Automation is one of the hottest topics in digital transformation and business process management right now — but automation is only valuable for your business as long as it leads to optimization of your processes. In some cases, what makes the most sense is not fully automating everything, but leaving some steps and processes to be completed manually. Semi-automated processes are those that benefit from automation during certain steps of the process while requiring other steps to be completed by human beings. So what are the situations best suited for semi-automated processes, and how can you decide whether such a solution is the right choice for you?
When you're running a business, things don't always go according to plan. People get fired, get sick, or go on maternity leave or vacation. On a more positive note, you might be experiencing rapid growth thanks to a new client asking for a big order. Any of these scenarios can leave you with a sudden, immediate need to temporarily cover a position or two.
Everyone who runs their own small or medium-sized business dreams of achieving real, sustainable growth.
Even after you've verified the need for custom software and selected the right custom software development company, it can be a challenge to assess just how the new solution is going to affect your business processes. Of course, every company that spends money on a custom software application does so in the hopes that it will see net benefits from the transaction, but determining the extent of those benefits isn't always easy. There are two matters when it comes to calculating the ROI of custom software development: the mathematical balance of profits against losses, and the "return on effort," which is about the "soft" factors and intangibles that can't always be pinned down with financial figures. Below, you'll find a discussion of both questions.
Business process automation offers a wealth of benefits, from reduced errors to happier customers. In fact, you've already decided that automation is the right choice for some of your business processes — you just don't know what you need to get things going. As with any major initiative, business process automation requires a lot of forethought and planning if you want to pull it off successfully. If you feel like you're stuck at square one, the following article will give you a roadmap for how to begin implementing and executing your vision for automation.
To streamline their workflows, become more productive, and cut costs, an increasing number of businesses are choosing to automate their manual processes as a result of the pain points that they've experienced. Whether it's wasted time or too many errors, every company has struggled with one or more of the problems in the list below. If you find yourself nodding along with more than one issue, automating your processes will likely be a valuable and worthwhile investment.
That deadline you've been dreading is just around the corner, or you've just found a security flaw that needs to get fixed right away. Your employees are already up to their ears in work, but you just need that extra bit of manpower to tackle this surprise project. Once you've installed the patches, fixed the bugs or implemented the changes, you won't have any more need to keep someone around.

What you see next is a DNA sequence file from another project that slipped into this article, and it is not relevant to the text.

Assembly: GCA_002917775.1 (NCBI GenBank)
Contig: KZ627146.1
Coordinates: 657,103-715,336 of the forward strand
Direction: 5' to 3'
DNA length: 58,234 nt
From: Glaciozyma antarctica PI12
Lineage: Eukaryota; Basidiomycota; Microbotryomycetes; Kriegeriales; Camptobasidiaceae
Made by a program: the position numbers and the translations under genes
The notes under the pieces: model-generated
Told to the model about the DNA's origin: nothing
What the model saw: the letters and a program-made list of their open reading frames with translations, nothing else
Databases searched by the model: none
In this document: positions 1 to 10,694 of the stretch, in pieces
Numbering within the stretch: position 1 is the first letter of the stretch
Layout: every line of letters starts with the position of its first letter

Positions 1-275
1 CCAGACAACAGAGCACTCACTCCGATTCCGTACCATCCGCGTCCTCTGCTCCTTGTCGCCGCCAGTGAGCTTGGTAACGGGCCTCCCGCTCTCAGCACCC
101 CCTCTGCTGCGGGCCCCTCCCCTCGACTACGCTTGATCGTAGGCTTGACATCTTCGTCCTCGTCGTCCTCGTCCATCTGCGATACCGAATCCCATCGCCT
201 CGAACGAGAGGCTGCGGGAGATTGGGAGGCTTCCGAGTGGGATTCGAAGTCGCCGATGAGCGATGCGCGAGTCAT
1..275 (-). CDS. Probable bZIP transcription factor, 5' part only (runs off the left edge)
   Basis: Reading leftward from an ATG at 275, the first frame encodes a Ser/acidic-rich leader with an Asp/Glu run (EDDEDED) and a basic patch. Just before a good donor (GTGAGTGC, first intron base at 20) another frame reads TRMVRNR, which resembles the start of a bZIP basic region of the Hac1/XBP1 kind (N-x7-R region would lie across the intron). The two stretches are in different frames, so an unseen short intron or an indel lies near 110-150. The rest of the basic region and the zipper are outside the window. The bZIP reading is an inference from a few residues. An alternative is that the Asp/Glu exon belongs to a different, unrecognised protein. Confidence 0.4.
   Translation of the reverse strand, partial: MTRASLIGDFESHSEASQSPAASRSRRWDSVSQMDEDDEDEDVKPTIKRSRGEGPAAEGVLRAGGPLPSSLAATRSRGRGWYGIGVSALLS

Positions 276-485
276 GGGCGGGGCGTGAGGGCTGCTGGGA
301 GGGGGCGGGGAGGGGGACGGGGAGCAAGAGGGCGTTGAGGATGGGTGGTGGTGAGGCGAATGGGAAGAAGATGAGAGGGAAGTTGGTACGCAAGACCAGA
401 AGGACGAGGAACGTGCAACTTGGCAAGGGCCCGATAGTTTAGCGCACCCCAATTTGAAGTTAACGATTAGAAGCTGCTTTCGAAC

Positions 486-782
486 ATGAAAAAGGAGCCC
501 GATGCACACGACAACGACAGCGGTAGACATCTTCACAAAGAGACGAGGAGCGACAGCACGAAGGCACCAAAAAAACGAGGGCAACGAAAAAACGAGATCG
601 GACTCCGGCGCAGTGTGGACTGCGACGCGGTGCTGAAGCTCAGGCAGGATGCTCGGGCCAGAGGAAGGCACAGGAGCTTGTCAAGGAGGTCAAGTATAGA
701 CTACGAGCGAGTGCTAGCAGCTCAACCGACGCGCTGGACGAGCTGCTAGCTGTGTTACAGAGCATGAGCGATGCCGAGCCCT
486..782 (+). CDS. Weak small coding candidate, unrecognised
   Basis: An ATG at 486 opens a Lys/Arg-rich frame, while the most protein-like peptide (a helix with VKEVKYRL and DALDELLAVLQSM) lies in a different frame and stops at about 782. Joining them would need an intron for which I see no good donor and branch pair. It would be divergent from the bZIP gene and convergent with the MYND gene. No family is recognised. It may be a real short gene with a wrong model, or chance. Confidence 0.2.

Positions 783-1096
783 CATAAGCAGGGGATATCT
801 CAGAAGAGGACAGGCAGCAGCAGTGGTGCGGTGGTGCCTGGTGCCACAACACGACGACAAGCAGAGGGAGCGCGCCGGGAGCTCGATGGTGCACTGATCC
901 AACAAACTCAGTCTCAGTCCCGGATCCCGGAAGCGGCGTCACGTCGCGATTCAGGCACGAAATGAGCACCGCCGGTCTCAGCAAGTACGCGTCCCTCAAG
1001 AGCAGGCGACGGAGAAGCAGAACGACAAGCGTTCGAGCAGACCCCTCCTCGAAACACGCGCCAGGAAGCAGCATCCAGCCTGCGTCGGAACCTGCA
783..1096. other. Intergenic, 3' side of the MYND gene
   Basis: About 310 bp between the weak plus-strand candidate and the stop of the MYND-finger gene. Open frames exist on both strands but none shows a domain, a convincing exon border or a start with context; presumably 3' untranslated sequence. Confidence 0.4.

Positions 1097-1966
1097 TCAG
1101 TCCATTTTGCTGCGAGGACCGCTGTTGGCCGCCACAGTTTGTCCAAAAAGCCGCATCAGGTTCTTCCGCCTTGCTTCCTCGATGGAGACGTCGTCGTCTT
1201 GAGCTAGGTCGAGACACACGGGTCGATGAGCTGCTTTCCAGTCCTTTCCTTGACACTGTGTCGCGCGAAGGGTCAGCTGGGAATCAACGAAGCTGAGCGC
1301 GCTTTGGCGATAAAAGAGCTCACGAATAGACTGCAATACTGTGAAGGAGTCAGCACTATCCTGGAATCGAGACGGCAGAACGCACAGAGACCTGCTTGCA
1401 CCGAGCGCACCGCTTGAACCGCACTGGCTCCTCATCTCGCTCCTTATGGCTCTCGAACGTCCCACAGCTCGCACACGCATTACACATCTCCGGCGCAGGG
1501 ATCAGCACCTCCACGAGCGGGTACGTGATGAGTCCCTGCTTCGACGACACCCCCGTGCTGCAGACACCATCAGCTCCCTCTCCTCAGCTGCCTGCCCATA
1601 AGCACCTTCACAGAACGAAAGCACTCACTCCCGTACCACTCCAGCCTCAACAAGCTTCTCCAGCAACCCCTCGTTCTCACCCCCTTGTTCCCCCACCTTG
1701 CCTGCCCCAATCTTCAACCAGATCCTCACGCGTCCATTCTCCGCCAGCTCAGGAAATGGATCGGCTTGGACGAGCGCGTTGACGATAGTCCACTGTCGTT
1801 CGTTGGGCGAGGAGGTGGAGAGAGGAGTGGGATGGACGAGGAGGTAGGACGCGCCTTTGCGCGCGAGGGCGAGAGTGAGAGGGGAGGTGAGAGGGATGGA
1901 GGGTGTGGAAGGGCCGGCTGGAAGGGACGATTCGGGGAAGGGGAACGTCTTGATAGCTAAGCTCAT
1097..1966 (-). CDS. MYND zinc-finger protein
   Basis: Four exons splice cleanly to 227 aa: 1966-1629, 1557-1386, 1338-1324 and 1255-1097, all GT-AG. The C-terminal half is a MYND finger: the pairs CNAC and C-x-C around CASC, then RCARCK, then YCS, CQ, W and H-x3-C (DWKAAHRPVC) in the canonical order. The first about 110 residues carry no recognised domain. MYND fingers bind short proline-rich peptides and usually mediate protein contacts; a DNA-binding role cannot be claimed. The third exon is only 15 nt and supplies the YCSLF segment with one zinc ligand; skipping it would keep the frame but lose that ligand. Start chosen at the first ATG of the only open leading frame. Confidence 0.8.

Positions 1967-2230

With your employees going on vacation, having babies, getting sick or leaving the company, things are beginning to pile up and you aren't finishing the jobs you need. What's more, you don't have enough staff who are cross-trained to fill in the gaps.
Despite news of devastating cyber attacks seemingly every other week, cybersecurity remains an afterthought for many IT professionals. In far too many cases, security falls by the wayside during the software development life cycle for custom projects, which means that these companies are setting themselves up for the legal, financial and reputational damages of a cyber attack. It's not enough to rely on your belief in "security through obscurity" by hoping that no malicious actors will take notice of your software. As soon as you've decided to develop a custom-built software application rather than use an off-the-shelf solution, you need to understand what steps you need to take to make the application secure. Whether you're doing the development in-house or using an outsourcing firm, here's an in-depth overview of what you need to know. It's time to start thinking "Secure Software Development" instead of just "Software Development."
No two companies are alike, which means that it's impossible for any one piece of software to meet the needs of every organization. What's more, businesses must inevitably change, wanting different things as they grow, scale, mature, and adapt to different conditions in the market and industry. For these reasons, it's essential that you select the software that best fits your circumstances, requirements, and goals at this point in time. Many companies choose to manage their business growth by partnering with a software development firm to create a custom solution tailor-made to their specific needs.
Choosing to outsource your development work to a custom software development firm is one thing—but are you planning on contracting an onshore team or an offshore team in another country? Although cost is often a driving factor in outsourcing, you need to make sure that your choice of team is worth the money that you'll be saving up front.